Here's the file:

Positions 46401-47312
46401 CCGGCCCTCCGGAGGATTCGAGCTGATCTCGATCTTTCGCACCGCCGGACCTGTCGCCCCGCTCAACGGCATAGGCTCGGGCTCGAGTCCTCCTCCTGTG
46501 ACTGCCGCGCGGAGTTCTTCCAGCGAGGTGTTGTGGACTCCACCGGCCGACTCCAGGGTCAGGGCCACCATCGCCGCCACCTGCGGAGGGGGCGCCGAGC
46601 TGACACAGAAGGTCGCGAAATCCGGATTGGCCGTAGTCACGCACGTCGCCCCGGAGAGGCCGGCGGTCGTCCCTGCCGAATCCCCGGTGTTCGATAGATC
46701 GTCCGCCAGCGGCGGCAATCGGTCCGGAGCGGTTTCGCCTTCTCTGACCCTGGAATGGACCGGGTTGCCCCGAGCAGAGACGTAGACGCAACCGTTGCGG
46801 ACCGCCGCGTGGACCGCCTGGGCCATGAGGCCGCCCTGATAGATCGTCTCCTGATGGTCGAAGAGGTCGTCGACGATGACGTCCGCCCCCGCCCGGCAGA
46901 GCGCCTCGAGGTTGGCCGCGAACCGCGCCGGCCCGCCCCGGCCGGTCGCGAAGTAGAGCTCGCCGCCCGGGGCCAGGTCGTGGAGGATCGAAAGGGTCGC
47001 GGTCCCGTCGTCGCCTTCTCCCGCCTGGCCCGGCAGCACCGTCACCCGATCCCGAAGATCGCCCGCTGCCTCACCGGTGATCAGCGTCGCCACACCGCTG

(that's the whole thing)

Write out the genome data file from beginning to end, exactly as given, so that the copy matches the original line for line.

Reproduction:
Positions 46401-47312
46401 CCGGCCCTCCGGAGGATTCGAGCTGATCTCGATCTTTCGCACCGCCGGACCTGTCGCCCCGCTCAACGGCATAGGCTCGGGCTCGAGTCCTCCTCCTGTG
46501 ACTGCCGCGCGGAGTTCTTCCAGCGAGGTGTTGTGGACTCCACCGGCCGACTCCAGGGTCAGGGCCACCATCGCCGCCACCTGCGGAGGGGGCGCCGAGC
46601 TGACACAGAAGGTCGCGAAATCCGGATTGGCCGTAGTCACGCACGTCGCCCCGGAGAGGCCGGCGGTCGTCCCTGCCGAATCCCCGGTGTTCGATAGATC
46701 GTCCGCCAGCGGCGGCAATCGGTCCGGAGCGGTTTCGCCTTCTCTGACCCTGGAATGGACCGGGTTGCCCCGAGCAGAGACGTAGACGCAACCGTTGCGG
46801 ACCGCCGCGTGGACCGCCTGGGCCATGAGGCCGCCCTGATAGATCGTCTCCTGATGGTCGAAGAGGTCGTCGACGATGACGTCCGCCCCCGCCCGGCAGA
46901 GCGCCTCGAGGTTGGCCGCGAACCGCGCCGGCCCGCCCCGGCCGGTCGCGAAGTAGAGCTCGCCGCCCGGGGCCAGGTCGTGGAGGATCGAAAGGGTCGC
47001 GGTCCCGTCGTCGCCTTCTCCCGCCTGGCCCGGCAGCACCGTCACCCGATCCCGAAGATCGCCCGCTGCCTCACCGGTGATCAGCGTCGCCACACCGCTG